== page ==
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Synchrotron XRF imaging of Alzheimer's disease basal ganglia reveals linear dependence of high-field magnetic resonance microscopy on tissue iron concentration

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Synchrotron XRF imaging of Alzheimer's disease basal ganglia reveals linear dependence of high-field magnetic resonance microscopy on tissue iron concentration. / Finnegan, M.E.; Visanji, N.P.; Romero-Canelon, I. et al.
In: Journal of Neuroscience Methods, Vol. 319, 01.05.2019, p. 28-39.

Research output: Contribution to Journal/MagazineJournal articlepeer-review

Harvard

Finnegan, ME, Visanji, NP, Romero-Canelon, I, House, E, Rajan, S, Mosselmans, JFW, Hazrati, L-N, Dobson, J & Collingwood, JF 2019, 'Synchrotron XRF imaging of Alzheimer's disease basal ganglia reveals linear dependence of high-field magnetic resonance microscopy on tissue iron concentration', Journal of Neuroscience Methods, vol. 319, pp. 28-39. https://doi.org/10.1016/j.jneumeth.2019.03.002

APA

Finnegan, M. E., Visanji, N. P., Romero-Canelon, I., House, E., Rajan, S., Mosselmans, J. F. W., Hazrati, L-N., Dobson, J., & Collingwood, J. F. (2019). Synchrotron XRF imaging of Alzheimer's disease basal ganglia reveals linear dependence of high-field magnetic resonance microscopy on tissue iron concentration. Journal of Neuroscience Methods, 319, 28-39. https://doi.org/10.1016/j.jneumeth.2019.03.002

Vancouver

Finnegan ME, Visanji NP, Romero-Canelon I, House E, Rajan S, Mosselmans JFW et al. Synchrotron XRF imaging of Alzheimer's disease basal ganglia reveals linear dependence of high-field magnetic resonance microscopy on tissue iron concentration. Journal of Neuroscience Methods. 2019 May 1;319:28-39. Epub 2019 Mar 6. doi: 10.1016/j.jneumeth.2019.03.002

Author

Finnegan, M.E. ; Visanji, N.P. ; Romero-Canelon, I. et al. / Synchrotron XRF imaging of Alzheimer's disease basal ganglia reveals linear dependence of high-field magnetic resonance microscopy on tissue iron concentration. In: Journal of Neuroscience Methods. 2019 ; Vol. 319. pp. 28-39.

Bibtex

@article{2113b8ba87dc492694fcb6512a61f8f6,
title = "Synchrotron XRF imaging of Alzheimer's disease basal ganglia reveals linear dependence of high-field magnetic resonance microscopy on tissue iron concentration",
abstract = "Background: Chemical imaging of the human brain has great potential for diagnostic and monitoring purposes. The heterogeneity of human brain iron distribution, and alterations to this distribution in Alzheimer's disease, indicate iron as a potential endogenous marker. The influence of iron on certain magnetic resonance imaging (MRI) parameters increases with magnetic field, but is under-explored in human brain tissues above 7 T. New Method: Magnetic resonance microscopy at 9.4 T is used to calculate parametric images of chemically-unfixed post-mortem tissue from Alzheimer's cases (n = 3) and healthy controls (n = 2). Iron-rich regions including caudate nucleus, putamen, globus pallidus and substantia nigra are analysed prior to imaging of total iron distribution with synchrotron X-ray fluorescence mapping. Iron fluorescence calibration is achieved with adjacent tissue blocks, analysed by inductively coupled plasma mass spectrometry or graphite furnace atomic absorption spectroscopy. Results: Correlated MR images and fluorescence maps indicate linear dependence of R 2 , R 2 * and R 2 {\textquoteright} on iron at 9.4 T, for both disease and control, as follows: [R 2 (s −1 ) = 0.072[Fe] + 20]; [R 2 *(s −1 ) = 0.34[Fe] + 37]; [R 2 {\textquoteright}(s −1 ) = 0.26[Fe] + 16] for Fe in μg/g tissue (wet weight). Comparison with Existing Methods: This method permits simultaneous non-destructive imaging of most bioavailable elements. Iron is the focus of the present study as it offers strong scope for clinical evaluation; the approach may be used more widely to evaluate the impact of chemical elements on clinical imaging parameters. Conclusion: The results at 9.4 T are in excellent quantitative agreement with predictions from experiments performed at lower magnetic fields. {\textcopyright} 2019 The Authors",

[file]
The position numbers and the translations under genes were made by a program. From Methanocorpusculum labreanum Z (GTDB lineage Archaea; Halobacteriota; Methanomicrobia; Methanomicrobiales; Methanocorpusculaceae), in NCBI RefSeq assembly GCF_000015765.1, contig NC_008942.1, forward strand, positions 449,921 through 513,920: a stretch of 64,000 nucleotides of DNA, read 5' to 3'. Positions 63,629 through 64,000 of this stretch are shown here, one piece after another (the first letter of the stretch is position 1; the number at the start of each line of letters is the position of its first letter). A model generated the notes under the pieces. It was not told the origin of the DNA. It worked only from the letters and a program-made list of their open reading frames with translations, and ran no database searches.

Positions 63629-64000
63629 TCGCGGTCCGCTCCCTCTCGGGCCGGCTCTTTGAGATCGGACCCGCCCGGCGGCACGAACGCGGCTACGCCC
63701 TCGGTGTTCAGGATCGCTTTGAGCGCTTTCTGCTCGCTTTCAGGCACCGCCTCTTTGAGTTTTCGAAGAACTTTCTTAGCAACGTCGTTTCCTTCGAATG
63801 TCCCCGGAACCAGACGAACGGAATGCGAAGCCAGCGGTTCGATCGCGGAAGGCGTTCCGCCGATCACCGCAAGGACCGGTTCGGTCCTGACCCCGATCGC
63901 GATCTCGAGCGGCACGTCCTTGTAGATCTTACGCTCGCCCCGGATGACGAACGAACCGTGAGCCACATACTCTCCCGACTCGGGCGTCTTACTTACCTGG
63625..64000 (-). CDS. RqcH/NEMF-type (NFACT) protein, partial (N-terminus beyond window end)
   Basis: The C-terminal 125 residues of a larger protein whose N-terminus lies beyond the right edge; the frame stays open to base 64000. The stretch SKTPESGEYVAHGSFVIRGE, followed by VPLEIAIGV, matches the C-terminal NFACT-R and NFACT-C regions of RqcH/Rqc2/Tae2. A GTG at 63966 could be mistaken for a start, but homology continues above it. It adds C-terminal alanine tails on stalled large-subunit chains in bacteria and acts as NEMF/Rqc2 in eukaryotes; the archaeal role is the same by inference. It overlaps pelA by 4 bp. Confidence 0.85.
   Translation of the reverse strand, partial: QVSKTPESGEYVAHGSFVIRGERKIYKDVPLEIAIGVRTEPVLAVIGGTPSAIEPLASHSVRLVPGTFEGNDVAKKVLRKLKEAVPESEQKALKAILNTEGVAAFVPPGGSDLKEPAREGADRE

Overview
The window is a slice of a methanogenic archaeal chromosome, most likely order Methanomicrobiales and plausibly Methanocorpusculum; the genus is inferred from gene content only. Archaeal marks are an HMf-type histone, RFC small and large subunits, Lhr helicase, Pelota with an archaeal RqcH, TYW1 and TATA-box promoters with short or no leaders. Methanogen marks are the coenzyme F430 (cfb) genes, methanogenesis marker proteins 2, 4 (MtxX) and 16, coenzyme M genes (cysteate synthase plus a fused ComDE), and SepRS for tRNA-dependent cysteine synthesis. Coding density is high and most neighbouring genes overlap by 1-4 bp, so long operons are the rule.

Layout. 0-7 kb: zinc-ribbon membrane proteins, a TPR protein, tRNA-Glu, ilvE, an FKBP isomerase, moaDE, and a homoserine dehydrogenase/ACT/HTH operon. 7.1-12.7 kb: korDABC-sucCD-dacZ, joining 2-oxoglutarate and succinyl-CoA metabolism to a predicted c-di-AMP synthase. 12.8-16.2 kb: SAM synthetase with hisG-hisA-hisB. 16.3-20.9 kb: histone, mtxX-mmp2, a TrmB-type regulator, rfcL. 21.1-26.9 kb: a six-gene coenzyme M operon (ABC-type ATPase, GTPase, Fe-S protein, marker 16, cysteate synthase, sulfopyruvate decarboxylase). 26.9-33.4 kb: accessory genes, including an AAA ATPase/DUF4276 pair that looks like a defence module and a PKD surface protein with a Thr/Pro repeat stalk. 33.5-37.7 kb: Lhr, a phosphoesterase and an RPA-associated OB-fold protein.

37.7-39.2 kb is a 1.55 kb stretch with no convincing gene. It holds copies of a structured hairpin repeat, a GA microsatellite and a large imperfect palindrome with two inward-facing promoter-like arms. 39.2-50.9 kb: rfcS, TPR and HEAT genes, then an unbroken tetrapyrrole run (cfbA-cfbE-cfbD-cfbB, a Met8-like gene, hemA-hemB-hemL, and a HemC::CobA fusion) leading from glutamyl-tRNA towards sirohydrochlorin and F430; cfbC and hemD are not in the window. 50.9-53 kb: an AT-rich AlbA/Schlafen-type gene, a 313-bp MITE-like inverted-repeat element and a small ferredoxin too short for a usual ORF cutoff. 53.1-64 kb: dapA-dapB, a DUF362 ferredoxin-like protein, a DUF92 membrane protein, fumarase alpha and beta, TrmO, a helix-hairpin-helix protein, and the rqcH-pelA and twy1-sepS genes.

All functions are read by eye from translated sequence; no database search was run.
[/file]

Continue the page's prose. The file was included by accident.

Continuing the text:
keywords = "Alzheimer's, Imaging, Iron, MRI, Relaxometry, Synchrotron, X-ray fluorescence",
author = "M.E. Finnegan and N.P. Visanji and I. Romero-Canelon and E. House and S. Rajan and J.F.W. Mosselmans and L.-N. Hazrati and J. Dobson and J.F. Collingwood",
year = "2019",
month = may,
day = "1",